Who were the state-owned and controlled entities in China? What attributes of those entities made them state-owned or controlled?. As to the employees at NSPL and WAAPL, what types of employees, what was their job function? As to the NORDAM employees in the U.S. “made aware of and approved these bribes” what types of employees, what was their job function? How did they become aware of the bribes? How did they approve the bribes?
Is it asking/expecting too much for the DOJ to set forth such information in its resolution documents?
The NPA (which has a term of three years) states as follows.
“The Department enters into this [NPA] based, in part, on the following factors: (a) the Company’s timely, voluntary, and complete disclosure of the conduct; (b) the Company’s real-time cooperation with the Department, including conducting an internal investigation, voluntarily making employees available for interviews, and collecting and analyzing voluminous documents and information for the Department; (c) the Company’s remedial efforts already undertaken, including enhancing its internal audit function, its compliance program, and its due diligence protocol for third-party agents, and to be undertaken, [pursuant to the NPA]; (d) the Company’s agreement to provide annual, written reports to the Department on its progress and experience in monitoring and enhancing its compliance policies and procedures [pursuant to the NPA]; and (e) the Company has agreed to continue to cooperate with the Department in any ongoing investigation of the conduct of the Company and its officers, directors, employees, agents, and consultants relating to violations of the FCPA.
As noted in the DOJ’s release, the NPA “recognizes that a fine below the standard range under the U.S. Sentencing Guidelines is appropriate because NORDAM fully demonstrated to the department, and an independent accounting expert retained by the department verified, that a fine exceeding $2 million would substantially jeopardize the company’s continued viability.” As to the fine reduction, the NPA further states as follows. “This discount recognizes that, over a period of months, the Company fully cooperated with the Department and with an independent accounting expert that the Department retained to review the Company’s financial condition. Following that review, the Department and its independent expert both concluded that this discount was appropriate under the Sentencing Guidelines.”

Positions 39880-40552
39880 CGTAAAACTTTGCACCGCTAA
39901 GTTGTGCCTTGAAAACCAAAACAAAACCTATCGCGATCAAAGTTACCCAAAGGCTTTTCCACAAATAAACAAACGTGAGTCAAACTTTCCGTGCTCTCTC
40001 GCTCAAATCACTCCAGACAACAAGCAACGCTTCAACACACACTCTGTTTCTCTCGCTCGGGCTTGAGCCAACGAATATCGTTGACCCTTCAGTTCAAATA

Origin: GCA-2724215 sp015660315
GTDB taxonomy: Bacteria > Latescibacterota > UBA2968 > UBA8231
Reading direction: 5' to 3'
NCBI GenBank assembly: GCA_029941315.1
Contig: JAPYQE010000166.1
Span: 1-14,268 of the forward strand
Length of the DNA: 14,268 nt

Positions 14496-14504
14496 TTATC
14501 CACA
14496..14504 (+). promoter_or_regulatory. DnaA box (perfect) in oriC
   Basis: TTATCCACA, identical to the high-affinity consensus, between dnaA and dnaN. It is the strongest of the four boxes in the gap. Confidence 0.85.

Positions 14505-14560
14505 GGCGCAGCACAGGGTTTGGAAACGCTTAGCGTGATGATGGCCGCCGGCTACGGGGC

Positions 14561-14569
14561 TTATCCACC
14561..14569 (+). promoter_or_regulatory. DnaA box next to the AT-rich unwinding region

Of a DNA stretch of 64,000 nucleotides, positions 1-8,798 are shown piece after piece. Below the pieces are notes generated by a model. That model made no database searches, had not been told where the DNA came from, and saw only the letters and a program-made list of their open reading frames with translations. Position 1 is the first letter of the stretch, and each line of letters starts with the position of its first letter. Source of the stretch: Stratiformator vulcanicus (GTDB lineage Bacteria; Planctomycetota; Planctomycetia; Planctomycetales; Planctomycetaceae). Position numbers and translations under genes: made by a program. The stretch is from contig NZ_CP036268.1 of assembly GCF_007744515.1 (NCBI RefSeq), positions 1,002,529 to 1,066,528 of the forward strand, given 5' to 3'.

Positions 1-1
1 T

What was the discount? There is no information in the NPA or associated documents that shed light on this issue.
This Tulsa World article states as follows.
“NORDAM executives said all but three of the employees involved in the bribery schemes had left the company when the scandal was discovered in 2008. The three employees still with the company were fired, they said. NORDAM officials said three employees of World Aviation Associates created fictitious companies and entered into agreements with the companies under which the companies would be paid commissions for sales of NORDAM products and services to customers. The arrangements made it difficult to trace the money, company executives said.”
The article further states as follows.
“NORDAM CEO Meredith Siegfried said it is “disheartening” for a company that has prided itself on its values and integrity to discover the violations of federal law. “At the same time, our determination and efforts to make sure no such event would ever occur again have given us a significantly higher level of alertness and much improved procedures and processes,” she said. “We are striving to have a robust compliance program which is considered to be an industry benchmark.” In a letter to NORDAM employees, Siegfried said everybody at NORDAM is receiving training to comply with the Foreign Corrupt Practices Act. “Every stakeholder has also signed a statement that the requirements are understood and agreed to, and this statement is required to be signed annually by all of us,” Siegfried said. “We have also revised our policies and procedures regarding our use of agents and conducted a comprehensive review of the agents we use in other countries. These agents have also received training regarding the FCPA. “We also brought in outside counsel to conduct a comprehensive investigation of all the issues connected to these violations. It is important for you to know that the investigation concluded that no individual associated with NORDAM’s leadership or governance since 2008 was ever involved in, or approved of, any of the illegal activities.
Carlos Ortiz (LeClairRyan – here) represented NORDAM.
NORDAM has an active military aircraft business (see here) and has received, including recently and during the time period relevant to the conduct at issue, numerous federal government contracts.